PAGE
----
Outside expectations on UCLA football are not as high entering 2015 as they were a season ago. That's rather ironic, given the Bruins return a much more veteran lineup, particularly in areas that were question marks a season ago.
Nevertheless, head coach Jim Mora is probably just fine with flying somewhat under the national radar. He has arguably his best team since arriving at UCLA in 2012 — and that's saying something, given the Bruins have won 29 games over the last three seasons.
A promising 2015 campaign opens Saturday at the Rose Bowl with an opponent UCLA knows all-too-well can pose real problems. Despite a three-year bowl drought, the Virginia Cavaliers play an aggressive defensive style that very nearly derailed the Bruins' 2014 season in Week 1.
Virginia at UCLA
Kickoff: 3:30 p.m. ET (Saturday)
Spread: UCLA -19.5
Three Things to Watch
1. Josh Rosen's College Debut
Months of speculation came to a head last week, when UCLA head coach Jim Mora named 5-star freshman quarterback Josh Rosen the starter for Week 1. Rosen replaces three-year starter Brett Hundley, the only starting quarterback Mora and offensive coordinator Noel Mazzone have known in their time at UCLA.
Aside from his lack of collegiate experience, the true freshman Rosen is a different style quarterback than his predecessor. Hundley was an excellent scrambler, whereas Rosen is renowned for his pocket presence. How much adjustment is required from the rest of the Bruin offense will be explained pretty quickly against a Virginia defense that blitzes frequently.
Mora noted that the Cavaliers succeeded in pressuring Hundley a season ago, adding: "And he was a three-year starter."
To deal with the blitz, expect the Bruins to rely on the Pac-12's leading rusher, Paul Perkins. Perkins should see a steady workload, particularly early.
2. Who Makes Big Plays in Ishmael Adams' Place?
Ishmael Adams' indefinite suspension for an alleged robbery leaves two sizable holes the Bruins must patch. The first is in the secondary, which is one of the nation's best with Adams in the lineup. The Bruins get back talented Randall Goforth, who joins veteran Fabian Moreau and sophomore Jaleel Wadood, who broke out late last season.
Without Adams, however, UCLA needs someone to step up to deliver game-changing plays. Adams had a keen knack for just that, including against Virginia last August when he took an interception for a touchdown. Moreau has been seeking his breakout since coming to UCLA. With Adams out of the lineup, Moreau will be looked upon to step up as the team's shutdown corner.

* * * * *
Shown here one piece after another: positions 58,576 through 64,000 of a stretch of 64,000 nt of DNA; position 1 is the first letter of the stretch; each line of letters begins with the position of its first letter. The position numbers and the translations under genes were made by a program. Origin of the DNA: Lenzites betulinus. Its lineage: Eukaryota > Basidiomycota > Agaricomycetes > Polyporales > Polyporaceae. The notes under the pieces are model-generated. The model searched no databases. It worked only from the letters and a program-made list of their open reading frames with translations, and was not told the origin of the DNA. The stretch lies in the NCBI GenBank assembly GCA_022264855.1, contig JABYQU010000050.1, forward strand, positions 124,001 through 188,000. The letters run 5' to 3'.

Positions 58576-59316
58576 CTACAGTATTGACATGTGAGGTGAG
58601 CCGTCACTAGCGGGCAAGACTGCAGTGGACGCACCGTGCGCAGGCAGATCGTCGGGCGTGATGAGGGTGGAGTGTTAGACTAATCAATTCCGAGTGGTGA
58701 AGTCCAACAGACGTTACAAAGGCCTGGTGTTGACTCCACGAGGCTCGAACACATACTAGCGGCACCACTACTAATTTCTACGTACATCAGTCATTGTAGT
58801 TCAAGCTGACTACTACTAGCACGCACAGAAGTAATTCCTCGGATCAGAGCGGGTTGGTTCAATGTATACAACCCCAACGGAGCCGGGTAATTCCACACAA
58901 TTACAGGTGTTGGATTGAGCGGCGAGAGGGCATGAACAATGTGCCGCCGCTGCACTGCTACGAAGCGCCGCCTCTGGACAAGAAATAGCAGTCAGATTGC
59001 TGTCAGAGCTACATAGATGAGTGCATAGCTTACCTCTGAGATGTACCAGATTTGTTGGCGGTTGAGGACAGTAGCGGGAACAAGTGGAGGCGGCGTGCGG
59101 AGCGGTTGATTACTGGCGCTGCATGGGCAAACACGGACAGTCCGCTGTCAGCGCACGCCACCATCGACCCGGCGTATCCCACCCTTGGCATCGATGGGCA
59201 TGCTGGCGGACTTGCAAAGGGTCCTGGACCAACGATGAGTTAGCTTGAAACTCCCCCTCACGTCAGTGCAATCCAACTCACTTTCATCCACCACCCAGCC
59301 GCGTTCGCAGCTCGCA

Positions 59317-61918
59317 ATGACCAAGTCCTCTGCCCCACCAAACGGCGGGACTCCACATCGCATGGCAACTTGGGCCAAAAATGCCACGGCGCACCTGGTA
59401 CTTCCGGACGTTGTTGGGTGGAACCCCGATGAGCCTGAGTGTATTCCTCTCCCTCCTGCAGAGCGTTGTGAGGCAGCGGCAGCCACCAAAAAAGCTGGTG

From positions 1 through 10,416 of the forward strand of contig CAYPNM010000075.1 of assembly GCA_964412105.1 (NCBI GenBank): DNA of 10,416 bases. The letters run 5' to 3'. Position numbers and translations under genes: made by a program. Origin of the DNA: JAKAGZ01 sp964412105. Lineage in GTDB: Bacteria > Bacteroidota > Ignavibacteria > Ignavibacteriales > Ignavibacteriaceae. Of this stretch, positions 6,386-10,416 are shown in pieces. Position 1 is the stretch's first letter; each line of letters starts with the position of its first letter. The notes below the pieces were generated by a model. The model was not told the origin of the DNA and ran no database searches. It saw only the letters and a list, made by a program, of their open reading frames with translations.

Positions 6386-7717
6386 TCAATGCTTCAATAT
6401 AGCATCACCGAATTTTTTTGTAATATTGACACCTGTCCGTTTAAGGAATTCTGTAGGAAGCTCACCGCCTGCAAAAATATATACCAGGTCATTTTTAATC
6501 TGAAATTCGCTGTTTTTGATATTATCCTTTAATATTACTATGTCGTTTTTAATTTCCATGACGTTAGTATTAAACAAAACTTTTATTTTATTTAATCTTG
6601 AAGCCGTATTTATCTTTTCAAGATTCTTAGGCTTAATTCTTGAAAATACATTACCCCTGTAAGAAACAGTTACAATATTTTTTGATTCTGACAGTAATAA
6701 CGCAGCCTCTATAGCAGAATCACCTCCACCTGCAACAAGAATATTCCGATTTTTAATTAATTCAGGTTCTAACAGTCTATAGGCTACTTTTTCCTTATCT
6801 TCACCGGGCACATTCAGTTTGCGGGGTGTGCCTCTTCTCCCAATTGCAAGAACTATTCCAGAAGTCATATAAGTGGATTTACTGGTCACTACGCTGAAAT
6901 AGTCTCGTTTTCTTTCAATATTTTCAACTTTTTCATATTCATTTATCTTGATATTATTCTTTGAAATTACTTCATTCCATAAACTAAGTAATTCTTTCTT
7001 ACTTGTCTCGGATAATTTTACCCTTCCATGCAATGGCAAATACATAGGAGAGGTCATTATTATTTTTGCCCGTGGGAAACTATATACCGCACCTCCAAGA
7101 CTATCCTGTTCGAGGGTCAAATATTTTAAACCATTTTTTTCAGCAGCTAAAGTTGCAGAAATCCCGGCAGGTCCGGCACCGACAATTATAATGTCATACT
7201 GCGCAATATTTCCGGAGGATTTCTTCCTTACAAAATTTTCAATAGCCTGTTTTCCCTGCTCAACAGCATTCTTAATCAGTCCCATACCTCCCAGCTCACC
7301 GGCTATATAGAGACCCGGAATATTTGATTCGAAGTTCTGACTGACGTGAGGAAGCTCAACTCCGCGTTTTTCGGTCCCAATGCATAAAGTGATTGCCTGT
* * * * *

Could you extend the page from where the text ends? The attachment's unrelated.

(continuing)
Also look for new defensive coordinator Tom Bradley, a linebackers guru, to get the most from the talented one-two punch of Myles Jack and Deon Hollins. With Hollins bringing pressure off the edge, Jack is more than capable of dropping back into pass coverage to make plays there.
There is no shortage of answers on defense, but Adams' absence extends to special teams. Last season, he functioned as the primary kickoff returner, and the sole punt returner. His 100-yard run-back against Arizona State snapped a seven-year special teams touchdown drought for the Bruins.
3. Coming Up Roses at Home
The Rose Bowl is arguably the most picturesque venue in college football, and a record number of fans visited it for UCLA home games in 2014. Still, the beautiful venue in Pasadena was too often a house of horrors for the Bruins.
All three of UCLA's losses were at home, including the regular-season finale blowout against Stanford that kept the Bruins out of the Pac-12 Championship Game.
Defending the home turf is vital to UCLA's Pac-12 title aspirations in 2015. Setting the right tone in Week 1 is crucial.
Growing pains may be evident for the Bruin offense early, particularly against a stout Virginia defense. Perkins having solidified himself as a reliable No. 1 running back does help, and is something UCLA lacked a season ago in its visit to Charlottesville. It was only in the second half of that contest that Mora and Mazzone turned to him.
Playing a more conservative style on offense while establishing its authority on defense promises UCLA will be locked in a close contest through the first half. However, as Virginia fails to mount drives on a stout Bruin defense, look for the flood gates to open in the third or fourth quarter as UCLA wins a war of attrition.